This article provides an overview of Provisioning Services components.
The product license server is installed within the shared infrastructure or you can use an existing Citrix license server. You select the license server when running the Configuration Wizard for the first time. All Provisioning Servers within the farm must communicate with the license server.
Provisioning Services Database
The database stores all system configuration settings that exist within a farm. Only one database can exist within a farm and all Provisioning Servers in that farm must be able to communicate with that database. You may choose to leverage an existing SQL Server database or install SQL Server Express, which is free and available from Microsoft.
The database server is selected when the Configuration Wizard is run on a Provisioning Server.
The Console is a utility that is used to manage your Provisioning Services implementation. After logging on to the Console, you select the farm that you want to connect to. Your administrative role determines what you can view in the Console and manage in the farm.
Network services include a DHCP service, Preboot Execution Environment (PXE) service, and a TFTP service. These service options can be used during the boot process to retrieve IP addresses, and locate then download the boot program from the Provisioning Server to the target device. Alternative boot options are also available.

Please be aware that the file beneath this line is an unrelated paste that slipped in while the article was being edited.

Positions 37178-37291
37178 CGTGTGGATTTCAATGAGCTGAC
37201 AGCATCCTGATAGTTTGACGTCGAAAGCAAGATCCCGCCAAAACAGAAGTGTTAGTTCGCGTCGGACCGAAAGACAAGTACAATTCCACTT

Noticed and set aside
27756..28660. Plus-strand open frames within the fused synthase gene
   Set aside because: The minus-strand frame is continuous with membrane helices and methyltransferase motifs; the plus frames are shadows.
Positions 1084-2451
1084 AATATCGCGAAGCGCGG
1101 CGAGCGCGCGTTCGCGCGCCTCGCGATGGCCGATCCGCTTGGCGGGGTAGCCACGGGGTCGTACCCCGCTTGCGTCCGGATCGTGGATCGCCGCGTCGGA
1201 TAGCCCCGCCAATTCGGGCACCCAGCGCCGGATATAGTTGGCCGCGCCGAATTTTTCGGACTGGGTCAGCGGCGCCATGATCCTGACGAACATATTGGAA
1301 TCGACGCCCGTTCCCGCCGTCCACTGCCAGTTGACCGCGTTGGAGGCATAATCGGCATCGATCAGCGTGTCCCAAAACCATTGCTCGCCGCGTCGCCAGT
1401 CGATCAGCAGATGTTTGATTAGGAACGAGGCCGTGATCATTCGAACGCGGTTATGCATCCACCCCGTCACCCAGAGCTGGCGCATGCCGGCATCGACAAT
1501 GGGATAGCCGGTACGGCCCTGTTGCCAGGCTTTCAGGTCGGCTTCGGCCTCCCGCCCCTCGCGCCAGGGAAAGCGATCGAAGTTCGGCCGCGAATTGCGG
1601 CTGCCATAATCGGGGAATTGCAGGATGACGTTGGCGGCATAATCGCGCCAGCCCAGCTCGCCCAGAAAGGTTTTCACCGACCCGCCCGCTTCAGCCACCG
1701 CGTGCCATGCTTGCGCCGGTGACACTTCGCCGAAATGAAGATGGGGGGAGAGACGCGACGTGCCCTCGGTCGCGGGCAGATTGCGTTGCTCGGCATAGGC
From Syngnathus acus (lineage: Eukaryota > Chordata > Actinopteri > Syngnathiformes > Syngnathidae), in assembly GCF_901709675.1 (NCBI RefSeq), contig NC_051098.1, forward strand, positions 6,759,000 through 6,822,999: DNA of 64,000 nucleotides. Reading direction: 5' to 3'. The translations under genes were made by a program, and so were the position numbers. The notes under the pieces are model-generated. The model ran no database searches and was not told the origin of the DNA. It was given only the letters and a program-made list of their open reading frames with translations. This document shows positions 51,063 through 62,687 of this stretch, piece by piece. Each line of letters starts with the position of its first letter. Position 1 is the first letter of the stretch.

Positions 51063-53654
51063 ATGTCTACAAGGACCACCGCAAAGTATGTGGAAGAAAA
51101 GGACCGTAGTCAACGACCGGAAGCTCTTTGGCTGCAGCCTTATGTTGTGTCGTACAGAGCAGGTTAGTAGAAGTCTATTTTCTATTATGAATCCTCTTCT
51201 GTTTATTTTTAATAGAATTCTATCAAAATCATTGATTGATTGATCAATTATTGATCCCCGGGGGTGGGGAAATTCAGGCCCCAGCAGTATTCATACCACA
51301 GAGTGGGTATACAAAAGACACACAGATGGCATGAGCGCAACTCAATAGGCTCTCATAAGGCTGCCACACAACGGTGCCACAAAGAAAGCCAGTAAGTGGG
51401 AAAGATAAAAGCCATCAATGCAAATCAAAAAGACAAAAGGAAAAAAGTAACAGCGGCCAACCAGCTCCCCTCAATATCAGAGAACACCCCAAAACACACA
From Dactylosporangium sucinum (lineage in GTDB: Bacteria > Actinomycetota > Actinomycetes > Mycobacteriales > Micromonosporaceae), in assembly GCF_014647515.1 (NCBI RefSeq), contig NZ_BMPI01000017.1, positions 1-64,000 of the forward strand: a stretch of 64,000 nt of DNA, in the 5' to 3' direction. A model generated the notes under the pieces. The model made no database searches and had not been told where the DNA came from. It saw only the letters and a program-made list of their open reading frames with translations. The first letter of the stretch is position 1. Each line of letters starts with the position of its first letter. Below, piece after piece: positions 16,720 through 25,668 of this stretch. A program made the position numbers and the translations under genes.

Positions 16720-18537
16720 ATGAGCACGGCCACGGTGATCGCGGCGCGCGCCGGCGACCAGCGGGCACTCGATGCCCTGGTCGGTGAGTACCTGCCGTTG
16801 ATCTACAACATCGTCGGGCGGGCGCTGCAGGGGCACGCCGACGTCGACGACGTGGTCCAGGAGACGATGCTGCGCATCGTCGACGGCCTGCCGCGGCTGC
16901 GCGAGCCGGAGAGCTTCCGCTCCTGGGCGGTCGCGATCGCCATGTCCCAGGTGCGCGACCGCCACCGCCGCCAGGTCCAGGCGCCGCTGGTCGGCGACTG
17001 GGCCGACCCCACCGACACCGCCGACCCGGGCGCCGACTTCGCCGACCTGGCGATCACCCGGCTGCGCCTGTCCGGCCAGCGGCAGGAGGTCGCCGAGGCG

Network services can be installed with the product installation, and then configured using the Configuration Wizard.
A farm represents the top level of a Provisioning Services infrastructure. The farm is created when the Configuration Wizard is run on the first Provisioning Server that will be added to that farm.
All sites within a farm share that farm’s Microsoft SQL database.
The Console does not need to be directly associated with the farm because remote administration is supported on any Console that can communicate with that farm’s network.
A farm contains one or more stores. A store is a logical name for a physical or virtual vDisk storage location. The store name is the common name used by all Provisioning Servers within the farm.
One or more sites can exist within a farm. The first site is created with the Configuration Wizard and is run on the first Provisioning Server in the farm.
Sites are represented in the Console as follows:
A Provisioning Server is any server that has Stream Services installed. Stream Services is used to stream software from vDisks to target devices. In some implementations, vDisks reside directly on the Provisioning Server. In larger implementations, Provisioning Servers may get the vDisk from a shared-storage location on the network.
Provisioning Servers also exchange configuration information with the Provisioning Services database. Provisioning Server configuration options are available to ensure high availability and load balancing of target device connections.
vDisks exist as disk image files on a Provisioning Server or on a shared storage device. A vDisk consists of a .vhdx base image file, any associated properties files (.pvp), and if applicable, a chain of referenced VHD differencing disks (.avhdx).
vDisks are assigned to target devices. Target devices boot from and stream software from an assigned vDisk image.
vDisk pools are the collection of all vDisks available to a site. There is only one vDisk pool per site.
vDisk update management